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The Philadelphia 76ers are investigating allegations made by former team dancer, Yahné Coleman, that she was the target of racist bullying by her former team members. In a lengthy post, which gained traction after Trey Songz reposted it to his Instagram page,  Coleman described some of the horrible experiences she was forced to endure during her tenure. She also included a video of a fellow dancer going on a racially-charged rant in which she threatened Coleman and made derogatory comments about her body parts.

“I was scared to release this because I was bullied and racially targeted by my 76ers NBA teammates and former teammates. I went to my coach Dayna Haftez and the Sixers organization crying out for help so many times,” Coleman explained. “I sent the video above of me being racially profiled, bullied and threatened to my coach Dayna Haftez, Lara Price the 76ers Senior Vice President of Business and HR seeking help and nothing was done. They would move my things into the bathroom stall for me to get ready for games. They would make fun of my pictures in a group chat, talking about my black features, and send me videos threatening my safety. I did not want them to run me away from a dream I always wanted to accomplish so I tried my hardest to remain strong through it all. I went through this for 3 years.”

Coleman went on to say that the night before she was released from the team, she received a call from other teammates letting her know that her “black a–” would not be rehired.

“When I auditioned for my 4th year, this group of girls called me the night before on the phone saying ‘your BLACK a– will not be coming back’. I still went to the tryouts and unfortunately, that was the end of my 76ers dance team career,” she recalled.

Sadly, according to Coleman’s account, the torment did not stop there. The bullying continued and her former teammates called her employer and tried to get her fired.

“It didn’t stop there,” she went on, “they proceeded to harass me by calling and leaving hateful racial videos saying they would come to the slums of West Philly Ghetto and physically harm me. I’m not from the ghetto and never lived in the ghetto but because I’m black, they decided to say this laughing and giggling. They went around asking about me, finding out where I worked, and calling my employment saying things to get me fired. I would hate for this group of women who are still working and connected to the Sixers Organization/Flyer Ice Hockey Dance Team Coach to hurt another young talented black girl. Sadly to say, I let this racial bullying incident from this group of women deter me from my dancing career.”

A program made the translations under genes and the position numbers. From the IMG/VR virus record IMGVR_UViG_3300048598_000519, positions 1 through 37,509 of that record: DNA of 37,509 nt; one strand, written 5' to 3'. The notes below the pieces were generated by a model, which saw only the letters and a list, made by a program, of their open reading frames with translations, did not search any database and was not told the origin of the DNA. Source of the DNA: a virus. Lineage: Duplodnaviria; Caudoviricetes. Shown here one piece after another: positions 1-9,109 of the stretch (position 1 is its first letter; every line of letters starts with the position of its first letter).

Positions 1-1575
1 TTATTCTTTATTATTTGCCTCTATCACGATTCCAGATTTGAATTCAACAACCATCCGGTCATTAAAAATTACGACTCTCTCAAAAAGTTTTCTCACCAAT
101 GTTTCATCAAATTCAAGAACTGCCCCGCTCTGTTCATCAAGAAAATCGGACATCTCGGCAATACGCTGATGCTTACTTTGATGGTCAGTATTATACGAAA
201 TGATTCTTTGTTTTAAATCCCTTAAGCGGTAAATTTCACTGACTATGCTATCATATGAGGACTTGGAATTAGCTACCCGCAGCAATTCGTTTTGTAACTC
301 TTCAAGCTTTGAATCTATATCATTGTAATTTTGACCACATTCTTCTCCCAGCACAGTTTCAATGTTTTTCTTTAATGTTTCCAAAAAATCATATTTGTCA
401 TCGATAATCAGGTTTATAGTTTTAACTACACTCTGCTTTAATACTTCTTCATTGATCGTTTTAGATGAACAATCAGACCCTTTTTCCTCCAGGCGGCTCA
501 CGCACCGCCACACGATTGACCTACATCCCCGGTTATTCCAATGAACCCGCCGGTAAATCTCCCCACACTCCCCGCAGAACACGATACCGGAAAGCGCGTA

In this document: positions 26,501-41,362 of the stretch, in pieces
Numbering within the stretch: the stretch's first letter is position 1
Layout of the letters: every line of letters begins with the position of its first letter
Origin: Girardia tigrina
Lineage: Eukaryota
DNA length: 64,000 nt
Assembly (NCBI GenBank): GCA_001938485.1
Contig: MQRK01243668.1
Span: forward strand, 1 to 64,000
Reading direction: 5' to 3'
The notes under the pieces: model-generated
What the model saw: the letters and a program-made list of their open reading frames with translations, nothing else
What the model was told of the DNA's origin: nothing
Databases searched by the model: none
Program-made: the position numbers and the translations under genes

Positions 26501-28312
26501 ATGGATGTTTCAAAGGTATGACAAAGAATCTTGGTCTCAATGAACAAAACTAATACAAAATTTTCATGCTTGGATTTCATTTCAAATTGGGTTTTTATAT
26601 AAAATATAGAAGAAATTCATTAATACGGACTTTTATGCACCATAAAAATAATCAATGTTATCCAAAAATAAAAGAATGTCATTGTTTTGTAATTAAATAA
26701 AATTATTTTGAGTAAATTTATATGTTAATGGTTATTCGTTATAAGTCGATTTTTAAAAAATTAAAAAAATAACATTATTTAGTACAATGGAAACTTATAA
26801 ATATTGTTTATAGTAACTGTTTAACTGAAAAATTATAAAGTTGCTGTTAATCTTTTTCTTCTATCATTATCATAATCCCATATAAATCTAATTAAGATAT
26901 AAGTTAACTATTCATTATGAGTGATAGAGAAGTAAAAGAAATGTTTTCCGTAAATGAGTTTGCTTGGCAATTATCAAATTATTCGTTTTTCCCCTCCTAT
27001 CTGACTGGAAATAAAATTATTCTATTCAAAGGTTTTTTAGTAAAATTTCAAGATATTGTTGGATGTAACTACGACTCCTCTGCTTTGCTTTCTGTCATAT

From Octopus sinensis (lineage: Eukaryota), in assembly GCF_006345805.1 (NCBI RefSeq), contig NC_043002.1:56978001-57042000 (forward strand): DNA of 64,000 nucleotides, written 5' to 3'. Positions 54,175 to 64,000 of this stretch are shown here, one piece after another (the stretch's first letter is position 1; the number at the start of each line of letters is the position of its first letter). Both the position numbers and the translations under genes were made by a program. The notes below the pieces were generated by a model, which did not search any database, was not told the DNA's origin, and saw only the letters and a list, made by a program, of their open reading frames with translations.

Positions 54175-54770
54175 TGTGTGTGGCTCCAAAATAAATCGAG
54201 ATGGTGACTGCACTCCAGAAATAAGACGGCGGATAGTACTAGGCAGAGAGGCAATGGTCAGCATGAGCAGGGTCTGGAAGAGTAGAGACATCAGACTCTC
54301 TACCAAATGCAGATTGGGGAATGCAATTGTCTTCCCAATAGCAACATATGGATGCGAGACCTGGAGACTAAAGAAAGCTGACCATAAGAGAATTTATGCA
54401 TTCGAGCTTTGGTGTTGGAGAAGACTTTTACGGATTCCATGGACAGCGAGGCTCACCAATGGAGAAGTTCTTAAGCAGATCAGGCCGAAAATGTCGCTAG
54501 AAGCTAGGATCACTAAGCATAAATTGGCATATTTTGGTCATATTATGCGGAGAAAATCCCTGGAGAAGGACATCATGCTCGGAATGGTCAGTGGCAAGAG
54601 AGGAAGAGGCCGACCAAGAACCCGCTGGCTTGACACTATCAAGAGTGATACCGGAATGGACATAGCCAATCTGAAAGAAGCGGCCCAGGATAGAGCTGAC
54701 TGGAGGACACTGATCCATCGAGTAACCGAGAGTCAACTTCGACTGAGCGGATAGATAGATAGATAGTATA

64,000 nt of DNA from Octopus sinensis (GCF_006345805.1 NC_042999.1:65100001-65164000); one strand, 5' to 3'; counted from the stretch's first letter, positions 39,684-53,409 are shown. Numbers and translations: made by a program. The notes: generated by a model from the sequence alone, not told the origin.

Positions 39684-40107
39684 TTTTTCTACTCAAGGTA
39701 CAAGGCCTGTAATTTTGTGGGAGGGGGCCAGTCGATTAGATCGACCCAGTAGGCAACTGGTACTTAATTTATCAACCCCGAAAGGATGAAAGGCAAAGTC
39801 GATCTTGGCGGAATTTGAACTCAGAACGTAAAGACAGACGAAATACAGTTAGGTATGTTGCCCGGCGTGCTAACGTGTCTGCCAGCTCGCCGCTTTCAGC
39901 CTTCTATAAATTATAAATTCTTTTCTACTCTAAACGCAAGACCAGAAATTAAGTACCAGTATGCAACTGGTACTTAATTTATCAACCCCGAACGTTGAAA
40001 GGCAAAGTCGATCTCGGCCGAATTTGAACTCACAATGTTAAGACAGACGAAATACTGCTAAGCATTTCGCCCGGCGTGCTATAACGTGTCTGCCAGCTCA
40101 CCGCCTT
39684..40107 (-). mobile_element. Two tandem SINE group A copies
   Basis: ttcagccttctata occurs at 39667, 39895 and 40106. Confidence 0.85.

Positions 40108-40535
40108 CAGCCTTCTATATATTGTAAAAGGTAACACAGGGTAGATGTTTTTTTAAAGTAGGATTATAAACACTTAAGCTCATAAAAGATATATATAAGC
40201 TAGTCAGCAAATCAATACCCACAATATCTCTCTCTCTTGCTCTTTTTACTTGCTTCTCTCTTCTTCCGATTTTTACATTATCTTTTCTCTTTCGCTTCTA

She concluded by identifying the women who appear in the video.

“The women in the video- Annie Weiss aka Annie Fuhrman business pages @mommycanyou @ projectstillhuman, Malinda, Nicole Current Captain , Kerri 76ers Current Dance Coach, Danielle Flyer Ice Team Coach, Erica, Val, Julie, Lauren, Coach Dayna Hafetz TAG @76ersent @sixers @nba @shaunking @fox29philly PART OWNERS @willsmith @jadapinkettsmith #blm.”

The Sixers organization has since responded to the allegations made by Coleman with the following statement:

“Tonight, we were made aware of social media posts involving former dance team members that contained insensitive, offensive and unacceptable remarks, as well as allegations of bullying and racist behavior. The videos, which were filmed in 2016, featured derogatory comments from a former dance team member who left the organization in 2013. We take this situation very seriously. We intend to investigate this matter immediately and remain committed to fostering a culture of inclusion and equality.”

The woman who threatened Coleman in the video, Annie Weiss, has since received a lengthy apology for her actions, which wasn’t well-received by followers.

“I am deeply ashamed of what I said. I should have never said those things to Yahné, and regret being responsible for making her feel like she was less worthy of respect than anyone else,” the apology reads. “Watching the video now breaks my heart. Not only because of the pain I caused Yahné, but because I don’t recognize the person in the video.”

You can read the rest of her lengthy apology below.

We commend Yahné for her courage. Hopefully, other dancers with similar experiences will follow suit.

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